Birds of Egypt
University of Vermont, Classics Department
Waterman 413 - 4:00-5:30 p.m.
The Winged Jewels of the Nile - Birds in Ancient Egypt
Birds and bird imagery filled the world of the ancient Egyptians. Every fall, the arrival of millions of waterfowl in the Delta marshes coincided with the Nile flood. The Egyptians saw in these natural and cyclical events a symbolic reenactment of the moment of creation when, according to some versions of the myth, a divine goose laid an egg on the mound emerging from the primeval waters. From this egg hatched the sun god Re, who flew high in the sky and created the other gods and humanity.
From cradle to coffin, birds permeated Egyptian society from religion, art, and hieroglyphic writing, to diet. Using artifacts from the Oriental Institute Museum's Egyptian collection as illustrations, this lecture illustrates how, at every stage of a person's life, birds were present as deities and protectors; as rulers and citizens; as food supply and commodity.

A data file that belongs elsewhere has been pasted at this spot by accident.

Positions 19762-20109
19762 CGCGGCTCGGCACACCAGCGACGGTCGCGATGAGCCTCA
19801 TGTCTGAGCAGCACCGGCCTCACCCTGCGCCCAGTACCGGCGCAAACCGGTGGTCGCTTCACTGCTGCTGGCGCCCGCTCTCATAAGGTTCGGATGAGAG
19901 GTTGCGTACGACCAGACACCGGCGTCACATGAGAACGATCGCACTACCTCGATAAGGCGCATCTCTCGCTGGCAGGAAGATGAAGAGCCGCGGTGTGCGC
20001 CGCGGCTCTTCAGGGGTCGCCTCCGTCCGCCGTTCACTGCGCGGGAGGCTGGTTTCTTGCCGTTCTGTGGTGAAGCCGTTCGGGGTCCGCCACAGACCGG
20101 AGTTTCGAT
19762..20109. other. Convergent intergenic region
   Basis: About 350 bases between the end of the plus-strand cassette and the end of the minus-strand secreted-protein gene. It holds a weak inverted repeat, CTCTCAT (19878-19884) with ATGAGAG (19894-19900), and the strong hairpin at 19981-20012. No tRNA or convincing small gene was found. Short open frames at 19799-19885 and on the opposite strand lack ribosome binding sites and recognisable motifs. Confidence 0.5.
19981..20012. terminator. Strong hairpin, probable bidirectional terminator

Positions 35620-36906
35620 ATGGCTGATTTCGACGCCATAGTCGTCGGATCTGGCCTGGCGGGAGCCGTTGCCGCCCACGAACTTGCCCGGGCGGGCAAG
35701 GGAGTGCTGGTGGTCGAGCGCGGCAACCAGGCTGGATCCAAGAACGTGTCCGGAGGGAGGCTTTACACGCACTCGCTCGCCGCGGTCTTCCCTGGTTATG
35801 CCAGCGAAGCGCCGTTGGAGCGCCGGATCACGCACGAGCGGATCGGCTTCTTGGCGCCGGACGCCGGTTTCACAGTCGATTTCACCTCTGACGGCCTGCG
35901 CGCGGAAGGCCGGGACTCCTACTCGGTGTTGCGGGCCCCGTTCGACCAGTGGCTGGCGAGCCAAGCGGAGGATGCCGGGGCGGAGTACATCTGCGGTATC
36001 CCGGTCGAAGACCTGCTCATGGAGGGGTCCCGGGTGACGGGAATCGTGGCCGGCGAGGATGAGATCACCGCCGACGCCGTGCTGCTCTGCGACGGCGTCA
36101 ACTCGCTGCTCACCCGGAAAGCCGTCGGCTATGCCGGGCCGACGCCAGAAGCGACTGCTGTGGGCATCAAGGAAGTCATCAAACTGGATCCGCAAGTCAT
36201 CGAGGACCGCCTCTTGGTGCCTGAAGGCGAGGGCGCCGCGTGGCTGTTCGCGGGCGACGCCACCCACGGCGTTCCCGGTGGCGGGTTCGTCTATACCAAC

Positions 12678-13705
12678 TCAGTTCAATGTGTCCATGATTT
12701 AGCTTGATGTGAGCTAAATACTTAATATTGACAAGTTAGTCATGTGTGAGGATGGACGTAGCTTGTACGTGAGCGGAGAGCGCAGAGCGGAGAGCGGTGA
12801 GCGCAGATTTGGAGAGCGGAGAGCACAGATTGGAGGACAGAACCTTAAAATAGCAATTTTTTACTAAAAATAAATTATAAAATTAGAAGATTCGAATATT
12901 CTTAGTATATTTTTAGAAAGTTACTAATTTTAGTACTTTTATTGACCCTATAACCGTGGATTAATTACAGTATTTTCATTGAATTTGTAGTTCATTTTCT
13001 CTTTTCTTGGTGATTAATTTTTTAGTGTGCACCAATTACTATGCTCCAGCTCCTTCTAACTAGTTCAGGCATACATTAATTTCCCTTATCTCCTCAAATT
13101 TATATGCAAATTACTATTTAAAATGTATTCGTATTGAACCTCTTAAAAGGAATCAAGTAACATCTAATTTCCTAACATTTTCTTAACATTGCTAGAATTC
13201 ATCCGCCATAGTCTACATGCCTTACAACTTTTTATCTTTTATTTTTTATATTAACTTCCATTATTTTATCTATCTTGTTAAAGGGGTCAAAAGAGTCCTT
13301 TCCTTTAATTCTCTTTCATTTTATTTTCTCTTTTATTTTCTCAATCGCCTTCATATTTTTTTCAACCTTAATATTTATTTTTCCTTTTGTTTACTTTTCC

Rozenn Bailleul-LeSuer is a PhD candidate in Egyptology in the NELC Department of the University of Chicago. She was also guest curator at the Oriental Institute for the special exhibit Between Heaven and Earth: Birds in Ancient Egypt (October 2012-July 2013). After studying Chemical Engineering in France and completing a MA in Greek & Latin in Vermont, she is now able to combine her passion for birds and her academic interest in ancient Egypt. Her dissertation is entitled "The Exploitation of Avian Resources in Ancient Egypt: A Socio-Economic Study."
For more information, contact Pam Cunov at 656-3210 or firstname.lastname@example.org.